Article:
The other big differences between the companies is the rate at which they move. Even though Netflix is much larger than Hulu, Netflix is very nimble. Talk to any of their hardware partners and they will tell you how easy it is to work with Netflix, how fast they get things done and how well their service works. Compare that to Hulu who is smaller than Netflix, yet moves at a snail's pace. Ask any syndication partner of Hulu's how easy it is to work with them and you'll see them roll their eyes, or tell you in detail just how hard it is to get things done. One content owner even forwarded to me a document that outlines how Hulu works with content owners and it was 25 pages in length. And that was just the overview document, nothing to do with any technical implementation. Could Hulu be a competitor to Netflix further down the road? Sure. But they won't be any real competitor over the next 18 months.
Another point mentioned in the note talked to the number of videos that the analyst estimates Hulu would have with a subscription based service. He writes, "we estimate that the Hulu service will feature a total of 24,472 streaming movies and television episodes - including 20,125 available only through Hulu Plus - compared with an estimated 18,522 titles in the Netflix streaming library." Where on earth does he come up with those numbers? By their own omission, not even Netflix knows exactly how many pieces of content they will have available for streaming in any given week. As Netflix has explained, the licenses to a portion of their inventory for streaming constantly changes with some titles dropping out, others getting added after licensing renewals as well as new content coming online. For anyone to suggest they can predict how many pieces of content Hulu may or may not have, for a service that is not even out in the market, is just ridiculous. Anyone can pull numbers out of the year.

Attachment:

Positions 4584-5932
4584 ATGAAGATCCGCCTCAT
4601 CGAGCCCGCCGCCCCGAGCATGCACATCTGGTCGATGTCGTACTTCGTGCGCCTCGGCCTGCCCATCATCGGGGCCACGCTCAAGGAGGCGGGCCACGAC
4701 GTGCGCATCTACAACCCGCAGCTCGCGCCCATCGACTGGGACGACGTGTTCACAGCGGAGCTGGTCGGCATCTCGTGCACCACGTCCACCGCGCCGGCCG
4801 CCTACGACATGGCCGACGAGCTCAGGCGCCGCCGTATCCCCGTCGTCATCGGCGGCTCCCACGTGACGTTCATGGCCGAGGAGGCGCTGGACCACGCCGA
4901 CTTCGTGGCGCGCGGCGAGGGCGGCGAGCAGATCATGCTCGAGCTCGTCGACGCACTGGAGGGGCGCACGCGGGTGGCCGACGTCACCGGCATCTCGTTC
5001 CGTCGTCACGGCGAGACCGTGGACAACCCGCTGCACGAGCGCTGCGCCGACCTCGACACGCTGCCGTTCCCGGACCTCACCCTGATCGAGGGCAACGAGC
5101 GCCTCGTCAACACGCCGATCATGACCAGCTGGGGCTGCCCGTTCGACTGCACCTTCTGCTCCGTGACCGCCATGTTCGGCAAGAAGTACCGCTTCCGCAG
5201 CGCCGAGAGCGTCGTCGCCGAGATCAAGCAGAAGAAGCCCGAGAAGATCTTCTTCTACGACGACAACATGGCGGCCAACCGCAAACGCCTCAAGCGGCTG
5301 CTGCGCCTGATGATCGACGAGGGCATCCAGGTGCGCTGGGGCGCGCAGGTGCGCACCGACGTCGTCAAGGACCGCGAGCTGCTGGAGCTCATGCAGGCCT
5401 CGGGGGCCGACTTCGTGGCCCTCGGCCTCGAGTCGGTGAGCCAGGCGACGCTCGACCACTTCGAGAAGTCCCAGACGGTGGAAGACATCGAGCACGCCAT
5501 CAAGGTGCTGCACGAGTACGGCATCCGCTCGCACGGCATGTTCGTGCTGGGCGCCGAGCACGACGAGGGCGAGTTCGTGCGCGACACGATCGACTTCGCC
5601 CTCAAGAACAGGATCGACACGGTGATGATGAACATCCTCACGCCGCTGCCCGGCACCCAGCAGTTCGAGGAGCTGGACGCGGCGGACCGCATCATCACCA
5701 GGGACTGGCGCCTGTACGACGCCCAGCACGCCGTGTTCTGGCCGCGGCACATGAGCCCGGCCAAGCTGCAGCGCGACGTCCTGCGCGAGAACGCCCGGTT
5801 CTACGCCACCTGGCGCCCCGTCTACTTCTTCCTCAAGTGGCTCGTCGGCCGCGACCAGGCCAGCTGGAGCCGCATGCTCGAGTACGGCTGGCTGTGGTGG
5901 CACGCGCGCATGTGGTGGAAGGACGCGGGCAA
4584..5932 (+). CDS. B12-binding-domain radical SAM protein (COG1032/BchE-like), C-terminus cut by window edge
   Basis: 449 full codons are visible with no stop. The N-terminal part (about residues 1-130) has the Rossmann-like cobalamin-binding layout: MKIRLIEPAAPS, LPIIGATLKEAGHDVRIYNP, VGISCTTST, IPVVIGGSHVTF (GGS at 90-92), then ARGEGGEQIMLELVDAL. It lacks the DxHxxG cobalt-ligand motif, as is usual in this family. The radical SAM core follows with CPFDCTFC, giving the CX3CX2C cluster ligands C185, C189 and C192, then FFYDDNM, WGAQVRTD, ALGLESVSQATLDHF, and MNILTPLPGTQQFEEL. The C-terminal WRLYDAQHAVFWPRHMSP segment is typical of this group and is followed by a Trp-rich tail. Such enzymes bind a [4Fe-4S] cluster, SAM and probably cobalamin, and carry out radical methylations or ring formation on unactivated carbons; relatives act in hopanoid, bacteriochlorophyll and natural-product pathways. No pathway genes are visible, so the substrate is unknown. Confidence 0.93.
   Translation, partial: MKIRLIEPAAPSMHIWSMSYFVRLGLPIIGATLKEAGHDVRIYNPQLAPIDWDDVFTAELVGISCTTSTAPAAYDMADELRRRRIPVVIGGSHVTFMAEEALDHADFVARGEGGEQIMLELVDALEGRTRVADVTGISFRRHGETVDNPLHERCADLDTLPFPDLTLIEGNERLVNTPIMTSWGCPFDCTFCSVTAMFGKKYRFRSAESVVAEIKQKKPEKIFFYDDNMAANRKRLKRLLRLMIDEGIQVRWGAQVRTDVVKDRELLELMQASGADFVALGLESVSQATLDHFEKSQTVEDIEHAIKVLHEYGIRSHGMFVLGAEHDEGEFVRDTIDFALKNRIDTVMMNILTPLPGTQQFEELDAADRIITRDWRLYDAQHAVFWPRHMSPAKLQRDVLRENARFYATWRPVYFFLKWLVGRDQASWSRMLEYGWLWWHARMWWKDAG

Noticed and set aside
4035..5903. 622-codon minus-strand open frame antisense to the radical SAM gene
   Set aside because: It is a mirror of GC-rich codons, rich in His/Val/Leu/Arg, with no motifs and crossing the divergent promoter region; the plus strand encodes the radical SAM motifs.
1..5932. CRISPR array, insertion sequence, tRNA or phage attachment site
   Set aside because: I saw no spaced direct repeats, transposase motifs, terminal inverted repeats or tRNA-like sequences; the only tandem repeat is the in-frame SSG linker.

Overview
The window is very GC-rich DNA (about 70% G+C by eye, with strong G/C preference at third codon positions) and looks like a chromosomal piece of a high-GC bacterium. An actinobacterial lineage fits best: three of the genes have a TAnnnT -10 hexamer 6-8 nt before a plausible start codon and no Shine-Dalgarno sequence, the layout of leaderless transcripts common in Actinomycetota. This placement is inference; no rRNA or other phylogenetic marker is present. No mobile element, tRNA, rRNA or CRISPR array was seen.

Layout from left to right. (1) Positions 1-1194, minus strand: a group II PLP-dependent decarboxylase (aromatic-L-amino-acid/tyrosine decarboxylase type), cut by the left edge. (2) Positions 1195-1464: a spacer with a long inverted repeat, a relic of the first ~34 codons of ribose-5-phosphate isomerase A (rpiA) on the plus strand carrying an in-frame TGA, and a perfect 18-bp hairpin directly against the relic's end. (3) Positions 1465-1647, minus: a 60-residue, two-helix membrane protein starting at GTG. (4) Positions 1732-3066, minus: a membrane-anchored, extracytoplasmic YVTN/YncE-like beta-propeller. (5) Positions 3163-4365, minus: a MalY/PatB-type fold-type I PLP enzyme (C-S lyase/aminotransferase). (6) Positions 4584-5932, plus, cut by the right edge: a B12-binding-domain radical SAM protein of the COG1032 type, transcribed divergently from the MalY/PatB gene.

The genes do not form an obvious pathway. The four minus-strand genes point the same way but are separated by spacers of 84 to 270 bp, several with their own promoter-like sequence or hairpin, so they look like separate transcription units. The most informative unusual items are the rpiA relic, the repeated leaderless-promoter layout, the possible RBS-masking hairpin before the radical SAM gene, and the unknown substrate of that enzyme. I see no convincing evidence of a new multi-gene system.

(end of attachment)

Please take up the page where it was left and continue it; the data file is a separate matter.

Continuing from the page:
If anyone is a possible threat to Netflix, it's not Hulu or Blockbuster, but rather Apple (NASDAQ:AAPL). If Apple came out with a subscription based service for iTunes, then Netflix would have to be worried. Apple not only has the eyeballs to iTunes, but it already has great relationships with the studios and owns the hardware. Of course, they would still need to go out and get the iTunes platform embedded into a lot of non-Apple devices, but Apple could make that happen. I don't believe Apple will come out with such a service anytime soon, but it would be a natural progression for iTunes and they have everything Hulu doesn't have including money, resources, content relationships and hardware. While some have suggested that Redbox (owned by Coinstar (NASDAQ:CSTR) may also compete with Netflix for streaming, Redbox has not yet finalized their digital media strategy.
I'm all for other opinions being presented by analysts, but those opinions should be formulated based on the data and facts in the market. I don't personally know the analyst who wrote this note, but one thing I tend to find with analysts who cover Netflix in particular is that they know very little about the actual service. Many of them have never even used the streaming service, don't own a Xbox 360 or PS3, don't know how the videos are encoded, what the settings are and haven't used other services by Apple, VUDU or others in the market to compare Netflix to. There are dozens of devices in the market that can stream Netflix content, how many of them have these analysts actually gotten hands on with?
Disclosure: No positions